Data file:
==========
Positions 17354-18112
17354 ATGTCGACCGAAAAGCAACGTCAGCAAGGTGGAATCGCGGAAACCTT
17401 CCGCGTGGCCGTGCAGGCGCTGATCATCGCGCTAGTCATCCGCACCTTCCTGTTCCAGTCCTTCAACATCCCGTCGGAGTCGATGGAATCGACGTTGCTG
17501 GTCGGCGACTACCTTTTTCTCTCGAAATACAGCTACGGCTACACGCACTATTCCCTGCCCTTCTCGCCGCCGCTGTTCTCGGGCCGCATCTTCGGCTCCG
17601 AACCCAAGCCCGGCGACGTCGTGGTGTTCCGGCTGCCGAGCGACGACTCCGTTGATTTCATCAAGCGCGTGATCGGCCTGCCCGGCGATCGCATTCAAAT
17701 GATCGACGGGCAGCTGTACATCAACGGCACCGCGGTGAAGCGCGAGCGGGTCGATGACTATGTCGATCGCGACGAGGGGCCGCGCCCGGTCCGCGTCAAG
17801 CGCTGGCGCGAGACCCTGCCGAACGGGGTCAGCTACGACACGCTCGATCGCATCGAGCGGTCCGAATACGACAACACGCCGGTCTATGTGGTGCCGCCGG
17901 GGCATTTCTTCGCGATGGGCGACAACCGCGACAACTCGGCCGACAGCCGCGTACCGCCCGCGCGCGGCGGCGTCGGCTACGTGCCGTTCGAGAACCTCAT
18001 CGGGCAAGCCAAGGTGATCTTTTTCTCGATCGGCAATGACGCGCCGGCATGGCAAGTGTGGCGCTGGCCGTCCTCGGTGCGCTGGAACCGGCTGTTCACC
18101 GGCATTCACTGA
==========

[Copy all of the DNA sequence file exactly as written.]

Positions 17354-18112
17354 ATGTCGACCGAAAAGCAACGTCAGCAAGGTGGAATCGCGGAAACCTT
17401 CCGCGTGGCCGTGCAGGCGCTGATCATCGCGCTAGTCATCCGCACCTTCCTGTTCCAGTCCTTCAACATCCCGTCGGAGTCGATGGAATCGACGTTGCTG
17501 GTCGGCGACTACCTTTTTCTCTCGAAATACAGCTACGGCTACACGCACTATTCCCTGCCCTTCTCGCCGCCGCTGTTCTCGGGCCGCATCTTCGGCTCCG
17601 AACCCAAGCCCGGCGACGTCGTGGTGTTCCGGCTGCCGAGCGACGACTCCGTTGATTTCATCAAGCGCGTGATCGGCCTGCCCGGCGATCGCATTCAAAT
17701 GATCGACGGGCAGCTGTACATCAACGGCACCGCGGTGAAGCGCGAGCGGGTCGATGACTATGTCGATCGCGACGAGGGGCCGCGCCCGGTCCGCGTCAAG
17801 CGCTGGCGCGAGACCCTGCCGAACGGGGTCAGCTACGACACGCTCGATCGCATCGAGCGGTCCGAATACGACAACACGCCGGTCTATGTGGTGCCGCCGG
17901 GGCATTTCTTCGCGATGGGCGACAACCGCGACAACTCGGCCGACAGCCGCGTACCGCCCGCGCGCGGCGGCGTCGGCTACGTGCCGTTCGAGAACCTCAT
18001 CGGGCAAGCCAAGGTGATCTTTTTCTCGATCGGCAATGACGCGCCGGCATGGCAAGTGTGGCGCTGGCCGTCCTCGGTGCGCTGGAACCGGCTGTTCACC
18101 GGCATTCACTGA